- Hermit crabs are found on the Atlantic coast, West Indies, and South Pacific.
- Sometimes, hermit crabs carry other animals, such as sea anemones, on their shells. These animals help camouflage the hermit crab, and often when the hermit crab moves to a larger shell, the sea anemone will move with the crab.
A House for Hermit Crab Graduation Gift
Do go with the Hermit Crab theme, purchase a small board book version of A House for Hermit Crab to give to each student that transfers out of your school. Add the "Letter from the Teacher "(see below) or a short personal message to the inside of the front cover. Another cute idea would be to have all the kids add their thumbprint and sign their names on a piece of paper and to fold and glue the paper to the inside of the back cover.
Poem from Teacher to Student
Like the little hermit crab, you outgrew your shell,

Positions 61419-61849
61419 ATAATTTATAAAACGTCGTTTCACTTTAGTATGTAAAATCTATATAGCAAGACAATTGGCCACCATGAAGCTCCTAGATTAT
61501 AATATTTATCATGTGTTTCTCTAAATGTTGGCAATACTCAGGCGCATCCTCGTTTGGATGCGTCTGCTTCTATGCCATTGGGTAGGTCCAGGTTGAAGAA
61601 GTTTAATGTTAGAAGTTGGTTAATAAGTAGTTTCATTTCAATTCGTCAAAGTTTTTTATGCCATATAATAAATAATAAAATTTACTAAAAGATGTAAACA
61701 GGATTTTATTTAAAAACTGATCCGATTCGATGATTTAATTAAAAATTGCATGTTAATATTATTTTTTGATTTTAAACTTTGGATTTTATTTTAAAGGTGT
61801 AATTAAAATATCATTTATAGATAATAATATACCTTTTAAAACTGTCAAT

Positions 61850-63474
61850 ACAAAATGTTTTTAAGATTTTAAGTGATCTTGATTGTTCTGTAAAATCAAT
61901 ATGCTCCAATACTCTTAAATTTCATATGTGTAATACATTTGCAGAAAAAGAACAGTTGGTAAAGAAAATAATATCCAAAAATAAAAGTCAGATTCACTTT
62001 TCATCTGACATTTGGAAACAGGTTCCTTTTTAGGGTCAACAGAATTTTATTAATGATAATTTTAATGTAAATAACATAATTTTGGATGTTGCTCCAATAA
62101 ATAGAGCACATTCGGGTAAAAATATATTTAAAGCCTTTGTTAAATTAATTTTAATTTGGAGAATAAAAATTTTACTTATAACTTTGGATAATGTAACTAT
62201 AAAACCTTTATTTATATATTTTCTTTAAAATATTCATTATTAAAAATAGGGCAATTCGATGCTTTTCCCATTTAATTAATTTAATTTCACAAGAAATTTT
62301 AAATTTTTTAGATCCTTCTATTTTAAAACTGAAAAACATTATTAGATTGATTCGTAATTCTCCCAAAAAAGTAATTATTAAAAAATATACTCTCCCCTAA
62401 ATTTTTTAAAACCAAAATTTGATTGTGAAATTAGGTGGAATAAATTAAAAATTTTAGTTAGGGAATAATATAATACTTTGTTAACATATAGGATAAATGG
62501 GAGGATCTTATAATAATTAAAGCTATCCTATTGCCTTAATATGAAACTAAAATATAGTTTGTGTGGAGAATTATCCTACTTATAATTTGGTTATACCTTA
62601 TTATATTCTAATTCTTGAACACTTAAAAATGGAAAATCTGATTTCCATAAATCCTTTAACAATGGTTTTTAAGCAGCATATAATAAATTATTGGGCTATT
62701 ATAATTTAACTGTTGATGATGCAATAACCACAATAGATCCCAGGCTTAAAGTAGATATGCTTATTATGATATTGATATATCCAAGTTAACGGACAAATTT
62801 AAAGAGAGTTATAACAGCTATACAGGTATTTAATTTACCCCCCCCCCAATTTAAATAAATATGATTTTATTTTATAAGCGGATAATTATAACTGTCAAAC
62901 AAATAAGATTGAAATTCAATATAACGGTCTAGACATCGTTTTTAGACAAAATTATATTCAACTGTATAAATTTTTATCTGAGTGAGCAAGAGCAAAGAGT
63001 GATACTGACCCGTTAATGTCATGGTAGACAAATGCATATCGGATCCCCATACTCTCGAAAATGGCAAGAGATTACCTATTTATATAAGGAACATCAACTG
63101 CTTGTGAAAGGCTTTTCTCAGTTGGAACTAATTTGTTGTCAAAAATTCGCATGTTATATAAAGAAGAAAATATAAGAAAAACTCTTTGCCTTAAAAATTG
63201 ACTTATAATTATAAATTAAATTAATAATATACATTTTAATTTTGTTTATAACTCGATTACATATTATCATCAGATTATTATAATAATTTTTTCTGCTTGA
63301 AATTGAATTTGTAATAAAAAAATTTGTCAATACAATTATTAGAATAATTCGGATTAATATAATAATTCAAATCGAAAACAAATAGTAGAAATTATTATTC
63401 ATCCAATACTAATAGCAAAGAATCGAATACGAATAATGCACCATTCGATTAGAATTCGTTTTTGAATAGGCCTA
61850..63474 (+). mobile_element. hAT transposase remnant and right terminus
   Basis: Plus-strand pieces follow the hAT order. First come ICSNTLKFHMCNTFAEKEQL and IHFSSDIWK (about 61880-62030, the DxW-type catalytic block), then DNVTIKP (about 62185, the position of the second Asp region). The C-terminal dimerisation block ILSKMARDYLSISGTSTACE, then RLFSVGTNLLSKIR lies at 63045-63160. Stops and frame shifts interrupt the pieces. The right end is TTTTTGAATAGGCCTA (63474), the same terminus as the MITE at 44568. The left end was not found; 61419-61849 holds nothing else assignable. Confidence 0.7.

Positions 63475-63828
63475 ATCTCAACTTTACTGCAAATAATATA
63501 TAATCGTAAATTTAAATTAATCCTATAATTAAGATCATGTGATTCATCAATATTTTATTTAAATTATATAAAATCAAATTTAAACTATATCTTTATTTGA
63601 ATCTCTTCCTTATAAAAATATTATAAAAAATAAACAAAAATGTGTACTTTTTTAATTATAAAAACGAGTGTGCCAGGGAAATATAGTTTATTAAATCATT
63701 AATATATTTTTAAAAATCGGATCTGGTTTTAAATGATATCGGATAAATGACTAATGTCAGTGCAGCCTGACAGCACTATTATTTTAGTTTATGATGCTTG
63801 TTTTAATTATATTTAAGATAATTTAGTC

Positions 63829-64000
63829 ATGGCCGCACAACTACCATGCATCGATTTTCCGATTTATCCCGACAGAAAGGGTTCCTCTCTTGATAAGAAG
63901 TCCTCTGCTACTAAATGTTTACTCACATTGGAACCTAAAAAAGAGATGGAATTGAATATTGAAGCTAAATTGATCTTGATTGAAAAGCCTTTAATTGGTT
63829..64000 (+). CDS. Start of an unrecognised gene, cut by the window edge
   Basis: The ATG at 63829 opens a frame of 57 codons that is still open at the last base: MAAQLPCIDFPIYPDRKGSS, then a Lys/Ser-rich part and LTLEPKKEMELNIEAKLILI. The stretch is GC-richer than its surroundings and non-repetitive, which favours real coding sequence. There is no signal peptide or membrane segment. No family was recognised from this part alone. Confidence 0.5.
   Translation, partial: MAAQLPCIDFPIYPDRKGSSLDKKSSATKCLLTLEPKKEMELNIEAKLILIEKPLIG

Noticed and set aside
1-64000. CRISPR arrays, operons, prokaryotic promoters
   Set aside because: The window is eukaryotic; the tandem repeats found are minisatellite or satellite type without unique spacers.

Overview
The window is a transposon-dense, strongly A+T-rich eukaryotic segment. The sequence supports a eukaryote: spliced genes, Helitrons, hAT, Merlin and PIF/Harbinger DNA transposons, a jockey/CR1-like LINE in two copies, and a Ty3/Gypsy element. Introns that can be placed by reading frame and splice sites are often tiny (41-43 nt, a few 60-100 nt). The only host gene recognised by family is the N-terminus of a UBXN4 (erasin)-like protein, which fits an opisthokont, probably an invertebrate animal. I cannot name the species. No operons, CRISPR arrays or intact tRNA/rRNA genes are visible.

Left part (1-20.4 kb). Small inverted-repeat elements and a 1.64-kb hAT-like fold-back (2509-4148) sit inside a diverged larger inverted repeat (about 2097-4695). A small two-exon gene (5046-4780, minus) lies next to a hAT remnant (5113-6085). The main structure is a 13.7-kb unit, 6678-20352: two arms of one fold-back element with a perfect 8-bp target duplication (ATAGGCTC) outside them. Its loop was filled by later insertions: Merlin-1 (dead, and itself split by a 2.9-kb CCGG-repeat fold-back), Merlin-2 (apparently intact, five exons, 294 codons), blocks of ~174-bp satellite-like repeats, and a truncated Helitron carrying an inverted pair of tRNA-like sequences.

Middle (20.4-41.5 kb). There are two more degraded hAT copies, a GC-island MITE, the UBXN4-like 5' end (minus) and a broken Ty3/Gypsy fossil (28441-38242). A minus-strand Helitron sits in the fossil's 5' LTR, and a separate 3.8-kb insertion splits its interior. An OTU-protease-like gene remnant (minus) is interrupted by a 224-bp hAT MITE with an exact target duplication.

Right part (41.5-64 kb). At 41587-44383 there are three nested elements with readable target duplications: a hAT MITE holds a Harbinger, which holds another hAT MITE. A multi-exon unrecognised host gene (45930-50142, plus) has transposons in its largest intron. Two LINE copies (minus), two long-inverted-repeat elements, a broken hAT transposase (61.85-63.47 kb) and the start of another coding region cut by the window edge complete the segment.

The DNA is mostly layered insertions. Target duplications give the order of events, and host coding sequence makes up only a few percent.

and now you’re ready to say goodbye. I can tell.
You’ve learned a lot of things, and when you open the next door
you’ll have new friends and a new school to explore.
Knowing and teaching you has been a pleasure,
Memories of you I will always treasure.
Copyright KidsSoup, Inc.
by Sandra Liatsos
I watch him scurry on the sand
To find a house that's second-hand.
He crawls in someone else's shell
And stays because it fits him well.
Imagine if we did the same,
Just barged right in and staked a claim
To any empty house that fit,
Then settled down to live in it.
The Months of the Year
(Tune: Three Blind Mice)
January, February, March,
April, May, June.
July, August, September,
October, November, December.
These are the twelve months of the year.
Now sing them together so we can all hear.
How many months are there in a year?
Twelve months in a year.
Biscuit's Graduation Day by Alyssa Satin Capucilli
It's Graduation Day by Grace Maccarone
Happy Graduation by Margaret McNamara
Summer's Vacation by Lynn Plourde
Last Day Hooray by Nancy Poydar
Miss Bindergarten Celebrates the Last Day of Kindergarten by Joseph Slate
Happy Graduation by Namrata Tripathi
The Night Before Summer Camp by Natasha Wing